“And it came to pass, that as he was come [near] unto Jericho, a certain blind man sat by the way side begging: and hearing the multitude pass by, he asked what it meant. And they told him, that Jesus of Nazareth passeth by. And he cried, saying, Jesus, thou Son of David, have mercy on me. And they which went before rebuked him, that he should hold his peace: but he cried so much the more, Thou Son of David, have mercy on me. And Jesus stood, and commanded him to be brought unto Him: and when he was come near, He asked him, Saying, What wilt thou that I shall do unto thee? And he said, Lord, that I may receive my sight. And Jesus said unto him, Receive thy sight: thy faith hath saved thee. And immediately he received his sight, and followed Him, glorifying God: and all the people, when they saw it, gave praise unto God” (Luke 18:53-43).
How often do we, the children of God, look to our past when we have a need that we cannot meet?
Jesus was on His way into the city of Jericho when He came within the vicinity of a blind man. He stopped to respond to the commotion that the man was making. This blind man, known as Bartimaeus, had heard that Jesus was within earshot and earnestly called out to Him. Why? Because he had a need that he could not overcome in his own strength. He also knew who Jesus was, and that He could cure his condition. Bartimaeus was not able to make himself see again. If he had reflected solely on the fact that he had been and still was without sight, he might have never called out to the Lord. But he did not dwell on the unresolvable—he put his full attention on Jesus.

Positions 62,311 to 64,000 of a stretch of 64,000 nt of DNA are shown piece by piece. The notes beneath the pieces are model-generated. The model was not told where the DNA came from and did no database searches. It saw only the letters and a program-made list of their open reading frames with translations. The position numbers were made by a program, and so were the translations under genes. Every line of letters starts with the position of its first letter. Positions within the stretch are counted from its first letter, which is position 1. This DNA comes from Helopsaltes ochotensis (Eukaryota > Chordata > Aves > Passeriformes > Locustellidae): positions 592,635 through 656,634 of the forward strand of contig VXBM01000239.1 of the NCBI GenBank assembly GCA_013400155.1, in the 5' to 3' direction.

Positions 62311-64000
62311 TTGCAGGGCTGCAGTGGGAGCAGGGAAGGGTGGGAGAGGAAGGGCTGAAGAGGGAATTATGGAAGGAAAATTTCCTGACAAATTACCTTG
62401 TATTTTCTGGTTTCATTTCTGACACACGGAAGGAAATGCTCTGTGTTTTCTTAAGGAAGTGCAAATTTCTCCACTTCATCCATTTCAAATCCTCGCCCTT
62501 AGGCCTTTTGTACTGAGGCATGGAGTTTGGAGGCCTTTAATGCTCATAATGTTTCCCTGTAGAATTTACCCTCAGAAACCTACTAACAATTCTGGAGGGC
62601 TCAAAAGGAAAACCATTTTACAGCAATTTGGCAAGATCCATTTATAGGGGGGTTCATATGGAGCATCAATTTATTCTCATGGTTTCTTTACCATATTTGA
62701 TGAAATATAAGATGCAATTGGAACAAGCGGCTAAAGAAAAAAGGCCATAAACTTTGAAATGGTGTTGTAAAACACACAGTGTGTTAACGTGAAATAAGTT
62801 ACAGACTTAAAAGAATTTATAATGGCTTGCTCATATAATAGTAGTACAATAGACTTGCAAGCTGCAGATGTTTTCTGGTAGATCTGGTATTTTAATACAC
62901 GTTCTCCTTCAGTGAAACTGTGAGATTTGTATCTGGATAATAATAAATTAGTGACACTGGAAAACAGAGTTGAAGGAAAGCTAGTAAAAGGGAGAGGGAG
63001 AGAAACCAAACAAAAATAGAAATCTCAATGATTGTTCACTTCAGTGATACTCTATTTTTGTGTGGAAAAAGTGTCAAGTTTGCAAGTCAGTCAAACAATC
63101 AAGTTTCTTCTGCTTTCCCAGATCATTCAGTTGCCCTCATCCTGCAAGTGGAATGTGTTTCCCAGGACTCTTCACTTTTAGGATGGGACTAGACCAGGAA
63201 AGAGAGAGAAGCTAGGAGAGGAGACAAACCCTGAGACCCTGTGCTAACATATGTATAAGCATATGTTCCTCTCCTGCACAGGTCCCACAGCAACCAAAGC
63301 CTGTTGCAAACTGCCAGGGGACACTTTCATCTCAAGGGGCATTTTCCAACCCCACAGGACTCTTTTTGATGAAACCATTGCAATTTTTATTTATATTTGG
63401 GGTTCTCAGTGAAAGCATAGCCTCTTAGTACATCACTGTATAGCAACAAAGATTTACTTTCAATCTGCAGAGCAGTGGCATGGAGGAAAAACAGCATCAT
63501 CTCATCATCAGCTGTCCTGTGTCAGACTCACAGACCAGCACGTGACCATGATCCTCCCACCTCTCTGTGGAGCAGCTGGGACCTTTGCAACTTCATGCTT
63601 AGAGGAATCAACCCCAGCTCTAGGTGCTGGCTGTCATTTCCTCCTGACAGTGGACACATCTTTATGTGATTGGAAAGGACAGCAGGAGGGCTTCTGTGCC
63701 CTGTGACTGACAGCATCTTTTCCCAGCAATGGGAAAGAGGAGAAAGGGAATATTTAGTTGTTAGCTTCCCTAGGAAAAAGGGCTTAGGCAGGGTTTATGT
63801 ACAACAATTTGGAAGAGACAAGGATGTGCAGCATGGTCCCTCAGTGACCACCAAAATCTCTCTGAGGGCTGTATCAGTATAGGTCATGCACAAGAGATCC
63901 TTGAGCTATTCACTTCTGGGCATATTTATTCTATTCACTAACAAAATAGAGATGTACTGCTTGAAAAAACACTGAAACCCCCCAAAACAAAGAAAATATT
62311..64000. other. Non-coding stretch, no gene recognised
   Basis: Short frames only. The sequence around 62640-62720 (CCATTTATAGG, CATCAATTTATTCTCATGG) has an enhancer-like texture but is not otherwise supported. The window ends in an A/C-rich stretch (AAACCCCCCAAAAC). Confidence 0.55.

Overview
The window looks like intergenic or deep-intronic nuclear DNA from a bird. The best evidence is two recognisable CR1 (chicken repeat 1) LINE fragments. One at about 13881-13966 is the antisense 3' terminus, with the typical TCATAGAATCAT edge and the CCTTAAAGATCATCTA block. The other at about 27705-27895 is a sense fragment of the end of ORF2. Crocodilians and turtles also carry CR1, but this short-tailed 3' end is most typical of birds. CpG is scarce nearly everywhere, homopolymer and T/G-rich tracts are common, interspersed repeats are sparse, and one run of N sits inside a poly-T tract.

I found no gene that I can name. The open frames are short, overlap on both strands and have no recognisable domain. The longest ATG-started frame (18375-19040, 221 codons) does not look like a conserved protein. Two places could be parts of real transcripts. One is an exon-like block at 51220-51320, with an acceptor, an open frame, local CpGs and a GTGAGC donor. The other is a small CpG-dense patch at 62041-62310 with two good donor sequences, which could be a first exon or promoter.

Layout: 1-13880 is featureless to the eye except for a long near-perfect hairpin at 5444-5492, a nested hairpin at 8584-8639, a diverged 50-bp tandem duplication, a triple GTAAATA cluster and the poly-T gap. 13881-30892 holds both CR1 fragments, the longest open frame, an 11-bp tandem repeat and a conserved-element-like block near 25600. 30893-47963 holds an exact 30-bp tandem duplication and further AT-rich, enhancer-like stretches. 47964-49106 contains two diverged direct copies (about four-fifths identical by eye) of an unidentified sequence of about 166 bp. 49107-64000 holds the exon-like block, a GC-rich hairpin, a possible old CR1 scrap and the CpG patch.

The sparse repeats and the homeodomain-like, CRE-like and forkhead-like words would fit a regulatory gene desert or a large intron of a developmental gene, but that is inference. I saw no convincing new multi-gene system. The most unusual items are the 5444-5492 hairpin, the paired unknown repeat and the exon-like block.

The Lord is not looking for what we think is the best thing to do. He is seeking for what we believe He is able to accomplish, above and beyond our finite mindset.
Jesus said, “The things which are impossible with men are possible with God” (Luke 18:27). When we focus on what has not been taken care of—the negative things of our past—we restrict God. Almost anybody can believe for what is possible; but it is solving our impossibilities that God desires us to believe Him for.
We must reach the place where we believe that the Lord totally and completely is able to handle any difficult situation, infirmity, problem, or extreme condition that we may find ourselves in.
Even if the problem has been with us for most (if not all) of our life, we have to continue looking forward to the Lord in faith if we are going to receive our breakthrough. We need to let go of our old self with its negative mindset, and associate with Him to the point where we can see the impossible as being fully possible. We cannot allow ourselves to look back on our past, continuing to believe that our future is destined to be more of the same. As children of God, let’s do what the formerly blind Bartimaeus did—hold our peace no longer, but cry out persistently to Jesus instead, totally believing in Him for our miracle. Then He will be able to reply, “Receive thy sight: thy faith hath saved thee” (emphasis added).
[Image credit: Charis Gegelman/Unsplash]